balanced scorecard

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Balanced Scorecard

A type of internal audit. A balanced scorecard collects data and reports to management on four areas: learning and growth, business processes, customers, and finance. The balanced scorecard helps an organization monitor performance and, if necessary, make improvements.

balanced scorecard

a tool for setting and communicating corporate goals and for measuring corporate performance. The balanced scorecard incorporates four groups of goals and derived performance indicators: External Indicators (financial goals and measures); (customer goals and measures); Internal Indicators (internal business process goals and measures); (learning and growth goals and measures).

The balanced scorecard approach balances traditional financial measures such as net profit and return on capital with customer measures such as market share and customer satisfaction; business process measures such as productivity and stock turnover; and learning and growth goals such as employee turnover and training. Balanced scorecards provide a broader set of performance measures and related management systems for judging overall performance, than financial targets alone. See BUSINESS STRATEGY.

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DEWA was the first organisation in the Middle East and North Africa to be inducted into the Strategy Hall of Fame, for implementing the Balanced Scorecard and adherence to the five principles of the Strategy-Focused Organisation, developed by Kaplan and Norton, creators of the Balanced Scorecard.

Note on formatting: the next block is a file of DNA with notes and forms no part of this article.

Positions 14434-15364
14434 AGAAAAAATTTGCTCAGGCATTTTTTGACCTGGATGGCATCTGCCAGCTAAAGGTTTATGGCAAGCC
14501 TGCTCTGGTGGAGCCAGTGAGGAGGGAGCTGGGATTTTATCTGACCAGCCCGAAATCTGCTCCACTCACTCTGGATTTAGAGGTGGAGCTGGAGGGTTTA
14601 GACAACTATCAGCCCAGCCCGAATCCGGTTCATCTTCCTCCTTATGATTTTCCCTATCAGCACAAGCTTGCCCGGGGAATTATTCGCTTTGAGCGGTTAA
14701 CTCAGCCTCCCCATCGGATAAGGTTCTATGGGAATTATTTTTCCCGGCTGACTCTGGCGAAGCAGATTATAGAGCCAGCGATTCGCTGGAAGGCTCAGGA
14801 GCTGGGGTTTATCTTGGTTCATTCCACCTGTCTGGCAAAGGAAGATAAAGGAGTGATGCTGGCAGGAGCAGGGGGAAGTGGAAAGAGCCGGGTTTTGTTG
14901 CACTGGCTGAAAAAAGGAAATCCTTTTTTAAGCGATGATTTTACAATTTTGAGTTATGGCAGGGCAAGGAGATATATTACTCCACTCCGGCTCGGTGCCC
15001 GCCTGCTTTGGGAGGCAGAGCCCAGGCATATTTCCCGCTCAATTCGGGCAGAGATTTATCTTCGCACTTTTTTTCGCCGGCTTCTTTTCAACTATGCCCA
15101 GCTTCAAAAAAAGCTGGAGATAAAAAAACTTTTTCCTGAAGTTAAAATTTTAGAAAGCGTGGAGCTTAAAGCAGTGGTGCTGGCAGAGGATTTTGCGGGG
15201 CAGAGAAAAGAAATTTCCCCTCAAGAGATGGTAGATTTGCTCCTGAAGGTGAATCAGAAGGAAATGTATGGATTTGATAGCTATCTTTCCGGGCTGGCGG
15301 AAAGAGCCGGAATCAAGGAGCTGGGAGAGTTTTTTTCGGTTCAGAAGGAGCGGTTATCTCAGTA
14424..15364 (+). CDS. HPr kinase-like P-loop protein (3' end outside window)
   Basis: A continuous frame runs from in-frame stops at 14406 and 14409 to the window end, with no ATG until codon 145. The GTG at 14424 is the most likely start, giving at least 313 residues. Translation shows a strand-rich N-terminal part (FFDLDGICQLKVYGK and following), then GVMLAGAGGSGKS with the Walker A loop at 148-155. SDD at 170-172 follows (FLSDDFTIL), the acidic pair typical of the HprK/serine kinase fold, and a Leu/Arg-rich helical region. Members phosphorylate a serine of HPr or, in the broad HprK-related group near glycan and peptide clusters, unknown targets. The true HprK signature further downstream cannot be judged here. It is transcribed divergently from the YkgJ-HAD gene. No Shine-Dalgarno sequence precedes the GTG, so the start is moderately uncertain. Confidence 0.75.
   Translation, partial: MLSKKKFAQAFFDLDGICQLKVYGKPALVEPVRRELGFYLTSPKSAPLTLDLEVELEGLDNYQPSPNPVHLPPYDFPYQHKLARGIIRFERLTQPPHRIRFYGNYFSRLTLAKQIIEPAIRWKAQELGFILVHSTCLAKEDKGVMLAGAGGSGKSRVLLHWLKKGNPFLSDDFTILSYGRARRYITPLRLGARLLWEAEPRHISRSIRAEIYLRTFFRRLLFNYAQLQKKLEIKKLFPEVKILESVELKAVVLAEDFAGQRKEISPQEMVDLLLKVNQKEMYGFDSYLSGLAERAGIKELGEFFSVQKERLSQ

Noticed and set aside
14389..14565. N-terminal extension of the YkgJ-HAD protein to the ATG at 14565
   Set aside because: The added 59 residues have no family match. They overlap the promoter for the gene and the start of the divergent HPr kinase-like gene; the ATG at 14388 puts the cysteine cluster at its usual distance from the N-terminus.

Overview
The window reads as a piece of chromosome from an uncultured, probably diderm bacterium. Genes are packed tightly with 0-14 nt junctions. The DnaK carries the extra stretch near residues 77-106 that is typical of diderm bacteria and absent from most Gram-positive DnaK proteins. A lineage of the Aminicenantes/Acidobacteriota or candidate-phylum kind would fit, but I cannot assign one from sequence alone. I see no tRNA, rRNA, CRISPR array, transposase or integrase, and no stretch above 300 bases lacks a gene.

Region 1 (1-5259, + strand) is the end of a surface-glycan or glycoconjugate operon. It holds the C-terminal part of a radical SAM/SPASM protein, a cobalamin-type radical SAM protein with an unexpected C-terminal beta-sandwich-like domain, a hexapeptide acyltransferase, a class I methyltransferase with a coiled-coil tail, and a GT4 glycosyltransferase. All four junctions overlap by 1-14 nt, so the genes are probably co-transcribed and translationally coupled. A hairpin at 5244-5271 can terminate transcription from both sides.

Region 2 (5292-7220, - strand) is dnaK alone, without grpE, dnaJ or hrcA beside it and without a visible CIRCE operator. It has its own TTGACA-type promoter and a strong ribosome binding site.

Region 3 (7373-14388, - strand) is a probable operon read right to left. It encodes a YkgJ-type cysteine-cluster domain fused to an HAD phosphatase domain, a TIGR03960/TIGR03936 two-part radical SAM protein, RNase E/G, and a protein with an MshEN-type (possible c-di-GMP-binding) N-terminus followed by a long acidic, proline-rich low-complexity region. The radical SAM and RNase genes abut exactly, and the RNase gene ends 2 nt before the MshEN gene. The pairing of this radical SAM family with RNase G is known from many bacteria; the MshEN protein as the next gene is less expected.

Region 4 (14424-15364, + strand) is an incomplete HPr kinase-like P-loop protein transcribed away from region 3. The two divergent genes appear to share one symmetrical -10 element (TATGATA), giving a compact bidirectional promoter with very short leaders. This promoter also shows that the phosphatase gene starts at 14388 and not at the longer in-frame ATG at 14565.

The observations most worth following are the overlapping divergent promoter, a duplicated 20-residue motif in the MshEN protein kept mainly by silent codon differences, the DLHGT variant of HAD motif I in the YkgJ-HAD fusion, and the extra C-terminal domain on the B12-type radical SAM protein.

Performance management, and in particular the version of it known as balanced scorecard (BSC), has become a topic of considerable interest in both the business world and in academia [7].
Balanced scorecard is one of the commonly used in measurement methods.
In the early 1990s, when Robert Kaplan and David Norton introduced the concept of the "balanced scorecard," companies measured their performance primarily using financial metrics.
To align management behavior with corporate strategy, the balanced scorecard is widely used by companies in the US and abroad (Kaplan and Norton, 1992, 1996; Silk, 1998).
A criticism of Balanced Scorecards is that the scores are not based on any proven economic or financial theory, and therefore have no basis in the decision sciences.
You can't successfully implement a balanced scorecard (BSC) in an organization that doesn't have a well-aligned management system.
The balanced scorecard (BSC) has become a standard topic in management accounting textbooks and journals in recent years as companies seek new ways to maintain a viable position in the marketplace.
JofA: Could you give a summary of how you've come to work with activity-based costing and balanced scorecards?
Strategy maps and balanced scorecards illustrate and visually communicate the linkage between overall corporate strategy and divisional or strategic business unit strategies and initiatives.
Balanced scorecards can be expected to reflect contingency factors unique to departments, programs, and institutions.

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